FOUR POINTS: Going back to basics always good practice for experts

May 12th, 2014 | Joe Hadsall | Filed Under Four Points

Think about how long you’ve been into magic, and all the arcane, obscure material you’ve hunted down. From memorization techniques to NLP, from gambling cheats to elaborate gaffs — look at all the material in your library and rate how complicated they might be.

Got it? How many of those books or videos are intended for beginners?

Seriously: Got a copy of Card College? Crash Course in Card Tricks? Tarbell? Royal Road? When was the last time you looked at one of the basic beginning books and reviewed it with an experienced mind?

We know of at least one group on the Internet devoted to going back in time. Members of the secret group are revisiting Roberto Giobbi’s “Card College,” all five volumes, and making videos based on the principles taught. Their goal is to get a deeper understanding of the magic taught within.

And the first step was Vol. 1, where sleights such as the thumb break, step, overhand shuffle and ribbon spread are taught. Tough stuff, eh? Yet these experienced card workers, most of whom have regular paying gigs, devoted the time to holding a pinky break.

It’s genius for a lot of reasons, but four main ones stand out:


When we first start learning magic, we may not be the best at learning from books or videos. Our brains are not yet acclimated to processing sleight of hand instruction, so we may not take it all in. Or maybe we miss a crucial step. Going back and watching those videos again, or reading those descriptions again, may reveal something we didn’t know what was important at first, something we had glossed over. It’s worth it to check it out and recap how well you’re actually doing something that you THINK you do well.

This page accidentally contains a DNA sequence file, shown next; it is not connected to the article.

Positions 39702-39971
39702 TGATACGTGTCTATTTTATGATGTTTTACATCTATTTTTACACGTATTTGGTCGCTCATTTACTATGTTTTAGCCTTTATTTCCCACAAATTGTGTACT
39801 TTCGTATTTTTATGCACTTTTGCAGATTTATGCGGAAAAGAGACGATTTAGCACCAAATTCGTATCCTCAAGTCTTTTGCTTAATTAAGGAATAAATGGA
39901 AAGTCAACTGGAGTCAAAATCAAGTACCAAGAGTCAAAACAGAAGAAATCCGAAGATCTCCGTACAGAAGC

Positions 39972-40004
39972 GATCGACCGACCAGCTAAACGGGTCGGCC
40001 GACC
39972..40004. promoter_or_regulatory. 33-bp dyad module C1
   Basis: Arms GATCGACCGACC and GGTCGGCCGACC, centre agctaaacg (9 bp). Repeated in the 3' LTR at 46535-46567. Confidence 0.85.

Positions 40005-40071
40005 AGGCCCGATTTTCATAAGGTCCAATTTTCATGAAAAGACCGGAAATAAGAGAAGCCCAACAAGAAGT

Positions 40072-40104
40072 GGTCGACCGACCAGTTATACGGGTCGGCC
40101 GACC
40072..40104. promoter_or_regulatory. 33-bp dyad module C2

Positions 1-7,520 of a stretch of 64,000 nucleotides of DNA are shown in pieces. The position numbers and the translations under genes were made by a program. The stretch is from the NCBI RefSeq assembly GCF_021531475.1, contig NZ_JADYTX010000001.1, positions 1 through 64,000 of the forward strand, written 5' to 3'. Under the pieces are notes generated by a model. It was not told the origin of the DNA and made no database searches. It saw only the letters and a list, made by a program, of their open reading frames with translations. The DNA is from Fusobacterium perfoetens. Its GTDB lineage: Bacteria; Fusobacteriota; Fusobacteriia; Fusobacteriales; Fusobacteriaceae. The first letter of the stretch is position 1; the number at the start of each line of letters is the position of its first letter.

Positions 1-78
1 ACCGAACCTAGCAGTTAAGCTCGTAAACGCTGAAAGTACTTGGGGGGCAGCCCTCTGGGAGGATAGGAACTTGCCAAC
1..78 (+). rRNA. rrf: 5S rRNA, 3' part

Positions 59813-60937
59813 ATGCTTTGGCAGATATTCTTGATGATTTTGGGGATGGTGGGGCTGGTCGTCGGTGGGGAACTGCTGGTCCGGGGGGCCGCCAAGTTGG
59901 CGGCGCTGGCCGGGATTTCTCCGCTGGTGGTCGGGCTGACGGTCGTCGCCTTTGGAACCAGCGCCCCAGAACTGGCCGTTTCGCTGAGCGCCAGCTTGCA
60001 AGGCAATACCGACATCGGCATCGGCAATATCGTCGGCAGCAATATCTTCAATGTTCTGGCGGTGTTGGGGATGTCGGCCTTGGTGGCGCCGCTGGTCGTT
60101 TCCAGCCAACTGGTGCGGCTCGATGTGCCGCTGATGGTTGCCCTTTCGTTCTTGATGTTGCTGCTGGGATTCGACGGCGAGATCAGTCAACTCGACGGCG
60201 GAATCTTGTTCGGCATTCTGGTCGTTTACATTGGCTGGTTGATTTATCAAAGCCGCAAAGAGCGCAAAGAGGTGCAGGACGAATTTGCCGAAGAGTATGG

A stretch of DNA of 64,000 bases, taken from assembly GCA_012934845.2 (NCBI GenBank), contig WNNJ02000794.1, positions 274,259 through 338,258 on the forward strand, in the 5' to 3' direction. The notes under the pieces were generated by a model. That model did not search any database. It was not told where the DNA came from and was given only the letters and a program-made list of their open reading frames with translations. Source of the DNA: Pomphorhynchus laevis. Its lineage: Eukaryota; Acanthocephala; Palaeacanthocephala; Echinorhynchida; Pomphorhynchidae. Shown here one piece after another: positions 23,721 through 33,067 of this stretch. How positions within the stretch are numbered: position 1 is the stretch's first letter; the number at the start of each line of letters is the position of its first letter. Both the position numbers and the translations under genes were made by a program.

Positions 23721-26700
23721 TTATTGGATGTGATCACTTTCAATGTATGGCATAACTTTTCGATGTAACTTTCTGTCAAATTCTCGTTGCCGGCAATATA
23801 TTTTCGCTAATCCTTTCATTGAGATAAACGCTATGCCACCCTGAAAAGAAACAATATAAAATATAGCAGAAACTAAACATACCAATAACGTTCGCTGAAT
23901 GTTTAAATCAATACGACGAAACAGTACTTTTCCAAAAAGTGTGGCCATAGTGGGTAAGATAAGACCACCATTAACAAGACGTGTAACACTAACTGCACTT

Speaking of recaps, we tend to breeze through a lot when first picking up magic materials. Especially books: Think about all the tricks in there that we might have glossed over. This is especially true of “Royal Road to Card Magic.” That book is filled with sleights, effects and full routines just begging for us to revisit and adapt to our own style.


Once you’ve mastered a few intermediate materials, you have a larger foundation of magic skills. There’s no better time to revisit those basics, because you approach them with a more rounded outlook and breadth of experience. Maybe a move that seemed impossible now looks doable. Maybe you find something that you thought would never work in front of spectators, such as a bluff pass, and now see the move’s full potential.


Maybe you’ve had a problem that you’ve overcome by doing something different. When you review those instructions, you might discover that a finger is in the wrong place at the wrong time, or that you make a move at a bad beat. A review of those basics might fix a problem you’ve been tolerating for a long time.

FOUR POINTS is a regular feature that celebrates magicians’ favorite number by highlighting four critical bits of importance, awesomeness or otherwise. Send your suggestions to

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